Self-adhered vapor-open Henry Blueskin, followed by carefully installed windows, form the new weather barrier for the restored dormers.
Mark Pollard starts applying Blueskin to the dormer cheek. By peeling off the backing in a small area, he can easily position and re-position sheets of the material before sticking them down permanently.
Before applying the weather barrier to the side of the dormer, Tyler Stroud installs step flashing under the shingles.
Pollard wraps the Blueskin around the side of the dormer after adhering the material to the dormer face.
Pollard laps the top edge of the self-adhering Blueskin membrane up onto the underside of the soffit.
Pollard folds the edge of the Blueskin into the window opening, lapping it over the sill flashing membrane at the bottom.
Pollard rolls the Blueskin with a rubber roller to ensure a good bond to the OSB substrate.
Pollard applies pressure to the membrane with a rubber roller to ensure a good bond between the membrane and the substrate.
Stroud and Pollard position the Blueskin on the gable end of the dormer above the window opening.
Pollard and Stroud peel the backing off the Blueskin membrane and smooth the material onto the wall.
Stroud applies a bead of silicone sealant to the top edge of the pre-applied window trim.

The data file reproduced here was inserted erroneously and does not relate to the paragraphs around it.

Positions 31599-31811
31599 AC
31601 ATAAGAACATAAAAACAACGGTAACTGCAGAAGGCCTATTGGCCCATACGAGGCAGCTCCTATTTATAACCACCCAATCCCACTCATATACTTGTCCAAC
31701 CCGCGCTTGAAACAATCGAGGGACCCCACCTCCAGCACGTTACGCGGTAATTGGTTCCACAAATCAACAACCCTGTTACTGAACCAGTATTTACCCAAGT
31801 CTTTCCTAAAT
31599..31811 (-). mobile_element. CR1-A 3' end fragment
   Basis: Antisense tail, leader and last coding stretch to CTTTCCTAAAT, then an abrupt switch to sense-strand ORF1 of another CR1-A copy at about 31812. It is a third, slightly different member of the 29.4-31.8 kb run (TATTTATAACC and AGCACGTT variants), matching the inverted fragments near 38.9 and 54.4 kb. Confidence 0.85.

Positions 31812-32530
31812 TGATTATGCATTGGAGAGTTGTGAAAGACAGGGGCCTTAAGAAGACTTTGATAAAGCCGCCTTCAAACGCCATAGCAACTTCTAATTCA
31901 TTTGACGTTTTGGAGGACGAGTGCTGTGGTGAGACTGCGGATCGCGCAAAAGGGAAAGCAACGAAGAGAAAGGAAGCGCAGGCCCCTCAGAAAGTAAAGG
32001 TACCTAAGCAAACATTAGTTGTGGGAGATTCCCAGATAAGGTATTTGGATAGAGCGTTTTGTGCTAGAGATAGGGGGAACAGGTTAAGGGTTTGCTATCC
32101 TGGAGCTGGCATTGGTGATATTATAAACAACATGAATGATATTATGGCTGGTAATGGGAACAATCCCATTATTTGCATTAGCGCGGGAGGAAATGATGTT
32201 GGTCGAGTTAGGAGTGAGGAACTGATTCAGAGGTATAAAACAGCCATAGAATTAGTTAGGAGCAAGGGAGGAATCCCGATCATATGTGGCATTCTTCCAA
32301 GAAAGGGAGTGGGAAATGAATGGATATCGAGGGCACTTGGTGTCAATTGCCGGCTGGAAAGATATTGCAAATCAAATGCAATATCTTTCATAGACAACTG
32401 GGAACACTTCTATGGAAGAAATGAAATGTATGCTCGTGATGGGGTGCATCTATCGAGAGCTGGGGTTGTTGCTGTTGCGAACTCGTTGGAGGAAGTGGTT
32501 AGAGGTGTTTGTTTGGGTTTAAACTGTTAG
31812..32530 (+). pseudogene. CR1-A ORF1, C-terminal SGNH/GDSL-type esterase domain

Stroud applies a bead of silicone adhesive to the pre-applied trim at the side of the window.
Pollard applies Blueskin tape lapping from the side casing of the window onto the wall face.
Pollard nails a site-bent piece of aluminum cap flashing to the wall at the top of the window head casing.
Pollard and Stroud apply vapor-permeable VP100 tape over the flashing to seal the joint between the WB25 and the flashing.
Following the manufacturer's instructons, Pollard applies silicone sealant to the top edge of the VP100 tape at the window head.
A view of the back of the dormer gable rake trim shows strips attached to provide an air space behind the boards for drying.
Pollard applies MortairVent rainscreen fabric to the wall. The material maintains a 5/8-inch air space behind clapboard or shingle siding. Folding up the integral screen at the material's edge creates an insect barrier.
Pollard staples an insect screen material to the bottom of the dormer cheek wall.